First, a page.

categories: Reading Under the Influence
I have never been much of a linear reader. My wife Nina, a novelist and short story writer, starts a book at the beginning and reads straight through to the end. She sensibly has one book on her bedroom table, addresses it with purpose, and then takes it down page by page. Meanwhile I jump from book to book, sentence to sentence, seemingly by whim. I used to feel bad about this, but I don’t anymore, my conscience eased over the years by two of the ghosts I talk to regularly, Montaigne, whose own jumpy mind makes mine look systematic, and, Samuel Johnson, who while considered by some the best read man of his time, claimed to have only rarely finished a book. He read, as he putting it, “by inclination,” putting one volume aside when he got bored and dipping into another.
If I’ve always been a whim reader, the building of my writing shack a couple of months ago has exacerbated this tendency. Writing shack, it turns out, is a misnomer. Though I occasionally write out here in the morning–my main writing time by the way—I still do most of my writing in my study in the house. What I have done out here is read a lot, sip beer, birdwatch and think. The place is built for short bursts not long dives. Yesterday, for instance, while I was writing a draft of this post in my journal, I heard a great racket outside of the shack, too loud for mere squirrel, and then a banging on the walls. I peeked out one of the screen window and was suddenly face to face with a pileated woodpecker. The week before I had picked up one of the books I like to rifle through, Donald Kroodsma’s Backyard Birding, where you can push a button that allows you to hear the song of each bird you read about. At that moment a Carolina wren started singing in a nearby branch and so I pushed the Carolina Wren button and watched, and listened, as bird and book performed a duet. The real life wren moved closer until it was sitting on the corner of the shack itself.
School is ending—I put in my grades yesterday—and I’ve promised myself a big fat book to get lost in, maybe Jonathan Franzen’s Freedom. But for the time being I’m happy being my jumpy self. Yesterday I read a quarter of an Emerson essay called “Heroism” that I’d never seen before (a generous student had given me used copies of Emerson’s complete works for my birthday, one of my happiest moments during my teaching life), a few lines from Mary Oliver’s Winter Hours and a few more from Wendell Berry’s Recollected Essays, both of those writers leaving me feeling much calmer than I usually do, as if I’ve just completed a hard workout. Also been dipping into The Uneasy Chair, Wallace Stegner’s great and underappreciated bio of Bernard DeVotto (which leaves me feeling the opposite, ready for war) and Alison Bechdel’s Fun Home, as I gear up for drawing another chapter of my own cartoon series Talking to Ghosts.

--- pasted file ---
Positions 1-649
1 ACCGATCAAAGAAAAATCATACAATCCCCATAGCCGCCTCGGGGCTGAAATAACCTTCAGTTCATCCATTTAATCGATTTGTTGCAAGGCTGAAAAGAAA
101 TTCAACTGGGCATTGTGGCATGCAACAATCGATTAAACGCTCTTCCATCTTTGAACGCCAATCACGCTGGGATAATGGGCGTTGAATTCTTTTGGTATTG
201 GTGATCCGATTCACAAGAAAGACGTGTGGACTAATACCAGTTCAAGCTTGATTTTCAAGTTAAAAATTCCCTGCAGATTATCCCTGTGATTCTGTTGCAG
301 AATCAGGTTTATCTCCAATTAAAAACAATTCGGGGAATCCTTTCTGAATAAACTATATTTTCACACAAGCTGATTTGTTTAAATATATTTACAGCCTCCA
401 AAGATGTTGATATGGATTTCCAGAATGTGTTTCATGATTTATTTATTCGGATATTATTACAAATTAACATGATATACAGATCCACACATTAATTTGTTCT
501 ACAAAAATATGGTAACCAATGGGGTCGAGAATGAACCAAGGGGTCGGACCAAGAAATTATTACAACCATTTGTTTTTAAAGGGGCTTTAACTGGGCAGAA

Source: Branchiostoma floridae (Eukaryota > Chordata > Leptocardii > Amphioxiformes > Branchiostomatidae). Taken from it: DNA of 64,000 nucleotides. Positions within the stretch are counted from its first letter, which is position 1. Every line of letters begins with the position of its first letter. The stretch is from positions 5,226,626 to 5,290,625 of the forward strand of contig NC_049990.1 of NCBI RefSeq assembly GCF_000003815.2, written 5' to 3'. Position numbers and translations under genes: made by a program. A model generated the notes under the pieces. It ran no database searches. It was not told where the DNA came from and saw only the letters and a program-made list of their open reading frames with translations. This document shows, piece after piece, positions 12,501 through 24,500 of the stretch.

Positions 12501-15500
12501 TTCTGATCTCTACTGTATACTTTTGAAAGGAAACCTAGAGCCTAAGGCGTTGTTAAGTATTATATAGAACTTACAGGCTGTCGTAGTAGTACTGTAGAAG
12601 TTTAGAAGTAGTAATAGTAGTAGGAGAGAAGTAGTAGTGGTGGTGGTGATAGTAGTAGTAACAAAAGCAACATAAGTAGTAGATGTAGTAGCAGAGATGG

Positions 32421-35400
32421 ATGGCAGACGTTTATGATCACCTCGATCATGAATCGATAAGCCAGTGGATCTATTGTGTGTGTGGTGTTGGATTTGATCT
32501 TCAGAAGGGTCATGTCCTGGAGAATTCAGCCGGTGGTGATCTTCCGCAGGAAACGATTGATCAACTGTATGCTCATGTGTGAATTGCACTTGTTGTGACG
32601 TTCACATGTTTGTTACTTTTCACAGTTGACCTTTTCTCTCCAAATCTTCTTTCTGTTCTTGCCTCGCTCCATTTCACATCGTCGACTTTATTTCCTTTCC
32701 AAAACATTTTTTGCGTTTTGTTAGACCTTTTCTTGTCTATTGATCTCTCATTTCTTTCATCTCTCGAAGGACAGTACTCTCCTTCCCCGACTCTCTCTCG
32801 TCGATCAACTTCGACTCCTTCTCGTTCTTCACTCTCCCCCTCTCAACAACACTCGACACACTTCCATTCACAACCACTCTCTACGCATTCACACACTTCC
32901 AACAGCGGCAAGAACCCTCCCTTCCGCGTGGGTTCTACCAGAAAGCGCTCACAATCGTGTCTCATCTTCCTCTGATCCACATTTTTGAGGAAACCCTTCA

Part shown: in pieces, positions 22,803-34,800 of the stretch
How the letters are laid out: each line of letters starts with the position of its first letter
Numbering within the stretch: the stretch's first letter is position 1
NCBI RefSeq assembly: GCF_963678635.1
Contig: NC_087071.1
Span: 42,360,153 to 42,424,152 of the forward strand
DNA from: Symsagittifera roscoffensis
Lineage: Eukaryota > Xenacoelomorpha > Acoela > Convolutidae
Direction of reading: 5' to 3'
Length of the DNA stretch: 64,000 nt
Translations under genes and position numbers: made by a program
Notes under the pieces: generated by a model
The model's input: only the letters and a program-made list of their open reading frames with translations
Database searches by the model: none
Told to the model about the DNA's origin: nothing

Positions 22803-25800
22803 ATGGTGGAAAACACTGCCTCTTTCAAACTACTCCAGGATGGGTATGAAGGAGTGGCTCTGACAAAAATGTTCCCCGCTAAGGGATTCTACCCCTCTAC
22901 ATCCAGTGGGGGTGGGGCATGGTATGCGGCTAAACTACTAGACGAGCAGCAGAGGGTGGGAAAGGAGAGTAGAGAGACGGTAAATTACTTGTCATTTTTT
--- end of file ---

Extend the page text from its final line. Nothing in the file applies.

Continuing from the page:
Of course shack life naturally leads to shack reading. I can’t think of a better place to make another go of Walden, and this time I plan to read the book more in Nina’s style, straight through. Down in the Gulf last summer I began to think more seriously about energy, personal and otherwise, so why not go back to the man who created the initial ledger sheet, who thought hard about what is gained and what is lost, and who took the notion seriously that it might be smart to do with less.
As a warm up I’ve found myself dipping into Ed Abbey’s Desert Solitaire, which I haven’t read in a while. I had begun to consign Abbey to a certain period in my life, the way some people must do with the Grateful Dead, but then I picked his book up in the middle and read a passage from the chapter “Havasupai” and I realized that I’d forgotten something about Abbey: he can be so fucking good. In fact, since Bill R. and I have resolved to make these posts shorter (more chic and modern) and since Nina just brought me two slices of bacon and since a morning thunderstorm is coming and the rain just started, I’ll cut this post short and let Mr. Abbey have the last word. Here he has just endured the near death experience of spending the day hiking and getting trapped and climbing down rock walls, and he finally finds a small cave to take shelter in, a little hole “littered with the droppings of birds, rats, jackrabbts and coyotes,” With few alternatives, he decides to spend the night:
“The rain came down for hours in alternate waves of storm and drizzle and I very soon had burnt up all the fuel within reach. No matter. I stretched out in the coyote den, pillowed my head on my arm and suffered through the long long night, wet cold, aching, hungry, wretched, dreaming claustrophobic nightmares. It was one of the happiest nights of my life.”
Bonus Puzzle: Name three differences between the picture on the right and the one on top!